When they become truly valuable, transaction fees will be worth far more than they are now, which will increase difficulty, meaning the cost of attaining 50%+ of the hashing power will be far higher than it is now.

With 'truly valuable' I mean value that can be depended on, no matter what that value is. I certainly don't want to speculate about whether that value be higher or lower, but if it were higher, transaction fees would be worth more than now. But if I do a rough guess of the transaction fees (by inspecting a few blocks on the blockexplorer), they're now about 0.05 - 0.20 bitcoins per block.

That means, if exchange rates wouldn't change, a ROI of 0.2% of what it is now and with that an expected difficulty of 0.2% of what it is now. A not so huge investment is necessary for that.

I know, fees could rise, the exchange rates could rise, the number of transactions per block could rise. However, it's always safe to assume fees will be much less than total transaction value in a block, and therefore it's lucrative to calculate hashes of an forked block-chain with double-spent transactions.

I'm out of here!
Stevie1024
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July 04, 2011, 06:19:14 PM
 #14

Oh, and Steve's paper has been refuted many times in many of the threads that he has posted it into.  Perhaps ridiculed would be a better word.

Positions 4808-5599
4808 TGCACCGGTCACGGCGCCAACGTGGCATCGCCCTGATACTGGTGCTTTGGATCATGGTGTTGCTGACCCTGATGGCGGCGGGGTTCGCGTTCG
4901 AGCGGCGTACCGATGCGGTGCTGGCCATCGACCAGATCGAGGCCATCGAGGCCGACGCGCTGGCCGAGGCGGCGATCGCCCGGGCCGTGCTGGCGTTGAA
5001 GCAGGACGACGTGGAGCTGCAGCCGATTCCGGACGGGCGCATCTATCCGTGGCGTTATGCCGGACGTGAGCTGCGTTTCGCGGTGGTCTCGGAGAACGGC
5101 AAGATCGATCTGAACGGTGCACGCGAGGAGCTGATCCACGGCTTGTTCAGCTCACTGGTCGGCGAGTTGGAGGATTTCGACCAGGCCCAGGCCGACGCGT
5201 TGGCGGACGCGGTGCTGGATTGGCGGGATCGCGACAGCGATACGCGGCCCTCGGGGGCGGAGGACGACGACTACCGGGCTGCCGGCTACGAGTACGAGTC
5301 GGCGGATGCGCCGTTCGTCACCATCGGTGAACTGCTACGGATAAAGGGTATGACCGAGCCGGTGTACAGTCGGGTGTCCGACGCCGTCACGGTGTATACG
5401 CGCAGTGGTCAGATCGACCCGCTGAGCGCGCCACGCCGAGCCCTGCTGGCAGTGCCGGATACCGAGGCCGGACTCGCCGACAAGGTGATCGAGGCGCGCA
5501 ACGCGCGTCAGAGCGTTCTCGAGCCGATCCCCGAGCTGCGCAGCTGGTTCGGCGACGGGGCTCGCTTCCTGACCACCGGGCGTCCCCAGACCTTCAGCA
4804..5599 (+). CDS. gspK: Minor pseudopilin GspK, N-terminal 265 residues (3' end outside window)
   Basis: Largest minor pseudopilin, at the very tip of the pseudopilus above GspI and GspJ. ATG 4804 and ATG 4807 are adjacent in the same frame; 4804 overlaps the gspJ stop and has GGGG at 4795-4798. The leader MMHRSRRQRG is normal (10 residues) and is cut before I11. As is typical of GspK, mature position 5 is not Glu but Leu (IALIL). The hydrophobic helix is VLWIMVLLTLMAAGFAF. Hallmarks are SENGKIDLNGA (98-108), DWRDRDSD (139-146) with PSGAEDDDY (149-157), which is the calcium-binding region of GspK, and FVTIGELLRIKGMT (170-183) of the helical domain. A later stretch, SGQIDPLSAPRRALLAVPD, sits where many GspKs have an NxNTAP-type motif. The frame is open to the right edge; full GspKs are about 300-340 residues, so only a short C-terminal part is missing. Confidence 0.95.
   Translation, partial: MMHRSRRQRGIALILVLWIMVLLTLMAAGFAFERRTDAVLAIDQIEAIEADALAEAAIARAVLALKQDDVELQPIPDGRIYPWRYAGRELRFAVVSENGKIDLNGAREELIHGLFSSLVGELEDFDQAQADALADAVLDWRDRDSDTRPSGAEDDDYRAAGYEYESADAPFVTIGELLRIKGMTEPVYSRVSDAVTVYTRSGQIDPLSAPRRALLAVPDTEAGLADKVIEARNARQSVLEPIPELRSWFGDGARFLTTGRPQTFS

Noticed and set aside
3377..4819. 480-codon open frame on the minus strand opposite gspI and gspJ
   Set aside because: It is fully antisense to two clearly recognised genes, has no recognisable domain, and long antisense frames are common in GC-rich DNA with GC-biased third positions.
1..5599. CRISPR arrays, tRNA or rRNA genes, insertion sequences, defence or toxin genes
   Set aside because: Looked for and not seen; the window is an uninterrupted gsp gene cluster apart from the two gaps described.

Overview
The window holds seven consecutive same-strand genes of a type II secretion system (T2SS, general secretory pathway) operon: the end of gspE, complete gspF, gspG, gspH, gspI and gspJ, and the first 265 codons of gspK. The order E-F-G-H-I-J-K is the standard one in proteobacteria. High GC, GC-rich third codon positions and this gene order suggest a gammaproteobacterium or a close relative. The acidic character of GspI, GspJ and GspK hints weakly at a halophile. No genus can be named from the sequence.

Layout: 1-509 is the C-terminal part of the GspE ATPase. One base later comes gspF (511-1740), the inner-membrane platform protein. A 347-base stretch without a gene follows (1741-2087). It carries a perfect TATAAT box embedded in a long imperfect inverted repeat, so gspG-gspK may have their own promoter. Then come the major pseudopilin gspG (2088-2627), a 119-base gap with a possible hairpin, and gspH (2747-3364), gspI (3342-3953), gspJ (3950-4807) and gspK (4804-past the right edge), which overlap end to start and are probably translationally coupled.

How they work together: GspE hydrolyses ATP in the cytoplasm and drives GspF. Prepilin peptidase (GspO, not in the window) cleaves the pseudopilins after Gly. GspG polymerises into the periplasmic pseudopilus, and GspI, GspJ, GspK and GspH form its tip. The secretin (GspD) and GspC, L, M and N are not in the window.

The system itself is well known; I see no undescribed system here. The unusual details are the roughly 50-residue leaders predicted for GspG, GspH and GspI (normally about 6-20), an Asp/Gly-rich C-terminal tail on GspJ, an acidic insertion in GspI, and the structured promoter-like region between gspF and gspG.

I wasted some time on it a couple of weeks ago.

'Ridiculed' is exactly the right word. And the reason I choose to waste my time on such reactions.

I'm out of here!
misterbigg
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July 04, 2011, 06:28:05 PM
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Oh, and Steve's paper has been refuted many times in many of the threads that he has posted it into.  Perhaps ridiculed would be a better word.

I wasted some time on it a couple of weeks ago.

Oh...haha, ok. So pretty much all of my thoughts that came to mind as I read the original paper have already been expressed times ten by other people.

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July 04, 2011, 06:31:49 PM
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'Ridiculed' is exactly the right word. And the reason I choose to waste my time on such reactions.

I think the reason that PDFs like this evoke so much anger is that since they are camouflaged as peer reviewed research papers,